D. The need for an independent board of citizens neither appointed by nor related to the judiciary, otherwise for a panel of three retired judges from circuits other than that of the complained-about judge, to enforce in public proceedings rules of judicial discipline and accountability aimed at providing persons injured by complained-about judges an effective remedy, that is, compensation, and at holding judges to the standard of "Equal Justice Under Law"
Dr. Richard Cordero, Esq.
If you want to petition that the judges hold a hearing
on the Draft Rules where you live, send your request
to Circuit Judge Ralph Winters, Chair of the Committee
on Judicial Conduct and Disability at
--- In email@example.com, "Ms. T" <allaboutme38@...> wrote:
> Re: Hearing on Draft Rules Governing Judicial Misconduct Complaints
> The Committee on Judicial Conduct and Disability of the Judicial
> Conference of the United States has released for public comment its
> Draft Rules Governing Judicial Conduct and Disability Proceedings under
> 28 U.S.C. §351-364. They aim at implementing the recommendations
> contained in the Breyer Report issued by the Judicial Conduct and
> Disability Act Study Committee, chaired by Justice Stephen Breyer and
> appointed by the Late Chief Justice William Rehnquist.
> A one half-day hearing in the whole nation on those Rules is planned to
> commence at 10:00 a.m. on Thursday, September 27, 2007, in the U.S.
> Courthouse at 225 Cadman Plaza East, Brooklyn, New York. Your attendance
> is encouraged in view of the importance of determining whether the only
> rules for disciplining complained-about judges, written and to be
> implemented by their own peers, will work any better than the current
> Hence, you are invited to distribute this e-mail to your contacts and
> mailing list and to display it prominently on your website.
- News Release from Judicial-Discipline-Reform.org
Summarize For Newspaper
Your Judicial Misconduct Complaint in 350 or Fewer Words
Last September 27, the Committee on Judicial Conduct and Disability of the
Judicial Conference of the United States, held its one single hearing in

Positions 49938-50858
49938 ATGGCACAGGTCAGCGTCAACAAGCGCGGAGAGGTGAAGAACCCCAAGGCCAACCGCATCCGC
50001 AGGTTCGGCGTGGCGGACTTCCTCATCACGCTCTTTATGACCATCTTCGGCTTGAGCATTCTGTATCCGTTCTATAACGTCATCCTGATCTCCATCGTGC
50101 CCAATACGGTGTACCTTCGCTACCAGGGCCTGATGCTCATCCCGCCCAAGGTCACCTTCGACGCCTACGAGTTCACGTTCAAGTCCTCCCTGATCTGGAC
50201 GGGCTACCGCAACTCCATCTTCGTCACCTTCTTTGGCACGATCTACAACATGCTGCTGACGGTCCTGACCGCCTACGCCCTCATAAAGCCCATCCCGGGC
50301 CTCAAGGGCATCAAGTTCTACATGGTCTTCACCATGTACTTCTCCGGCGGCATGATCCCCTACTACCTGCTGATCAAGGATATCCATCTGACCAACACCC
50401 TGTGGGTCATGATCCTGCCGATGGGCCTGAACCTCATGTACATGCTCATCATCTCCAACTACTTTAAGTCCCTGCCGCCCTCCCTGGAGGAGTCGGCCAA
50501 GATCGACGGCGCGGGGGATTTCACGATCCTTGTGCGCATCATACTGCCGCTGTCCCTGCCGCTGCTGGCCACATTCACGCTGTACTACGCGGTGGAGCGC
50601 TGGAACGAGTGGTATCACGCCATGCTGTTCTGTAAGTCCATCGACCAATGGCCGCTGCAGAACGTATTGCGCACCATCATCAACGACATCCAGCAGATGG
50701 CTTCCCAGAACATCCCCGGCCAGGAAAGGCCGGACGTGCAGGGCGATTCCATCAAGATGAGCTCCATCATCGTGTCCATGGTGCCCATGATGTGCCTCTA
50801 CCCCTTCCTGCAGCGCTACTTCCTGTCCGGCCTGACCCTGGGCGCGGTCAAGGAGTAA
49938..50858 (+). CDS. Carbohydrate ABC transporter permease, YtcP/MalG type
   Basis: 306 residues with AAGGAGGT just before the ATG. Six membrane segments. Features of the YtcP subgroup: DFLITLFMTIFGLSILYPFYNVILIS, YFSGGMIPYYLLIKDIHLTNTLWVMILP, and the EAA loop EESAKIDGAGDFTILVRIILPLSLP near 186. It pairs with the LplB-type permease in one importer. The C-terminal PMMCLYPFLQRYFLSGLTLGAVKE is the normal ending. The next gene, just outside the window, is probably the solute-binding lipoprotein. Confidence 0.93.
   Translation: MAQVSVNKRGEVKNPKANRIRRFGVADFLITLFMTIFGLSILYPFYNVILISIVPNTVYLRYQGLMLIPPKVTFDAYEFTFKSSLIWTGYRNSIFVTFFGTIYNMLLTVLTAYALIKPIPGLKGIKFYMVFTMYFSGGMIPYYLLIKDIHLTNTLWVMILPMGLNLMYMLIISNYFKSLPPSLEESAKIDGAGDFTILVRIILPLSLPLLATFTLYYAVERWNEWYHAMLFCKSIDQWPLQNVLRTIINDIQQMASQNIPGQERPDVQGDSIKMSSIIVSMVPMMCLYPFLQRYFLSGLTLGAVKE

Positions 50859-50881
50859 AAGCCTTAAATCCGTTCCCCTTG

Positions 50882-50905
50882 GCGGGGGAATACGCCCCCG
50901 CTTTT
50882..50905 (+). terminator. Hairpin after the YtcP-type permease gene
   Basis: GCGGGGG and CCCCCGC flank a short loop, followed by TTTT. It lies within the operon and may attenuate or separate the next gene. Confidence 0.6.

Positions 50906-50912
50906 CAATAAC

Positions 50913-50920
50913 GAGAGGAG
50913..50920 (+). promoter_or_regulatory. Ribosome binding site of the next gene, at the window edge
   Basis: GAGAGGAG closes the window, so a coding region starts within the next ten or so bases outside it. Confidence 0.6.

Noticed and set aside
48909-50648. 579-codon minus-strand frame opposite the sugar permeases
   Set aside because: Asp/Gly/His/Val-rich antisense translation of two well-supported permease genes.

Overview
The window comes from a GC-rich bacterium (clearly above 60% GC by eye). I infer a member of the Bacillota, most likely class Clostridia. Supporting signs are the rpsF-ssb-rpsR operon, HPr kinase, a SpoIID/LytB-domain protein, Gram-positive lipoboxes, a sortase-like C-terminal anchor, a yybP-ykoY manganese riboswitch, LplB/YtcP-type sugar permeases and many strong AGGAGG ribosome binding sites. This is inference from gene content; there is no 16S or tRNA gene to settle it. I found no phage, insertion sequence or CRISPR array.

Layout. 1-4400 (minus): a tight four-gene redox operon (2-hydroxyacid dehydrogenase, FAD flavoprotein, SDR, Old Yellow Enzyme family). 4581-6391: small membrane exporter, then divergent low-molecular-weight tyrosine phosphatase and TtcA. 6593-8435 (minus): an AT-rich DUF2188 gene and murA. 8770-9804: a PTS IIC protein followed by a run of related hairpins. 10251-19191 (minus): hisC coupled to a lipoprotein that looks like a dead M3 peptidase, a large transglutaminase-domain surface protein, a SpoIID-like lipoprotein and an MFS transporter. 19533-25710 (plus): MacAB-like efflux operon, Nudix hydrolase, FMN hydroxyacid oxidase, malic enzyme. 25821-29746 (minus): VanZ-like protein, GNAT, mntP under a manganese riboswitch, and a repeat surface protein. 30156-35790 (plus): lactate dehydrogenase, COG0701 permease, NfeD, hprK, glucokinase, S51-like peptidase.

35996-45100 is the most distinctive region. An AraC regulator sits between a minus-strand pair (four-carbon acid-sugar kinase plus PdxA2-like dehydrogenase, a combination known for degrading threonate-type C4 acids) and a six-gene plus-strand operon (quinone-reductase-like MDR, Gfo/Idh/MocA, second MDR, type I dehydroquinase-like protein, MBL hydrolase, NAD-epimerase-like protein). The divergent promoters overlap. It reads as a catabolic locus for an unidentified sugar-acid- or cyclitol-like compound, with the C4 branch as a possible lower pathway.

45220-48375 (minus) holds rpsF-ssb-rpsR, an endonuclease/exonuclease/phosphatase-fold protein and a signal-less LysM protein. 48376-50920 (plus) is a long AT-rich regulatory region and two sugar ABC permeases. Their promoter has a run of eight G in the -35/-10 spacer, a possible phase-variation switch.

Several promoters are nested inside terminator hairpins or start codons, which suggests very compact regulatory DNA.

the whole nation to receive public comment on its draft rules governing
judicial misconduct complaint proceedings.
I presented graphs based on official statistics of the federal judiciary
showing that between October 1996 and September 2006, the number of
complaints against federal judges/magistrates filed with U.S. chief
circuit judges was 7,462, but the judges disciplined only 9 of their
peers! (http://Judicial-Discipline-Reform.org/retrieve-file/27sep7.pdf )
This proves systematic dismissal of judicial misconduct complaints by
judges that have compromised their integrity to protect their peers while
disregarding their duty "to administer justice without respect to
persons". (28 U.S.C. §453) They have turned the complaint process into a
sham and will disregard the draft rules as they have the current ones,
thus placing themselves above the law.
At the hearing, I met New York Post Reporter Janon Fisher, who expressed
interest in exploring judicial misconduct complaints. This opens an
opportunity for you to tell your complaint to a newspaper in a SUMMARY of
350 WORDS OR LESS. Make every word count. Do not ramble. Do not argue the
First write what comes to mind to get a draft; then identify the most
important FACTS OF MISCONDUCT and order them in short paragraphs; check
them against your documents for accuracy. Write to convince, not your
friends or group members, but jurors, as it were, who do not know or trust
you. Appeal to their common sense to show that what happened in your case
is not how a judge should behave or is evidence of wrongdoing engaged in
or tolerated by the judge.
Rewrite to eliminate unimportant details. Revise to get rid of grammatical
errors. Run a spell-check and a word count until you have 350 or fewer
words. If your complaint matters to you, SWEAT OVER IT to get a polished
Use this template
I am Name, of City, State,
[party type: parent, divorcing spouse, debtor/creditor in bankruptcy, etc.],
in Case Name/Docket #, in Court Name,
which concerns [case type: bankruptcy, child support or custody, probate,
This case came before Judge Name, who showed [misconduct type: abuse of
judicial power, biased or prejudiced conduct, conflict of interests,
bribery or corruption, disregard for the rule of law or the facts, abusive
language, mental or physical disability].
State the most revealing FACTS of misconduct: No opinions or mere
accusations, no exaggerations, no arguments on the merits. Just ACCURATE
FACTS OF MISCONDUCT, with dates, names, and numbers. Be as fair to
everybody as you are asking them to be to you. Be a responsible advocate
of judicial reform, for your own good and that of all those who seek
"Equal Justice Under Law".
If you filed a judicial misconduct complaint, state docket # and disposition.
State why Reporter Fisher and the New York Post should join Dr. Cordero in
investigating judicial misconduct in our courts.
Send your polished complaint SUMMARY to jfisher@... and
DrRCordero-summary @... .
Forward this e-mail to everybody that may have a judicial misconduct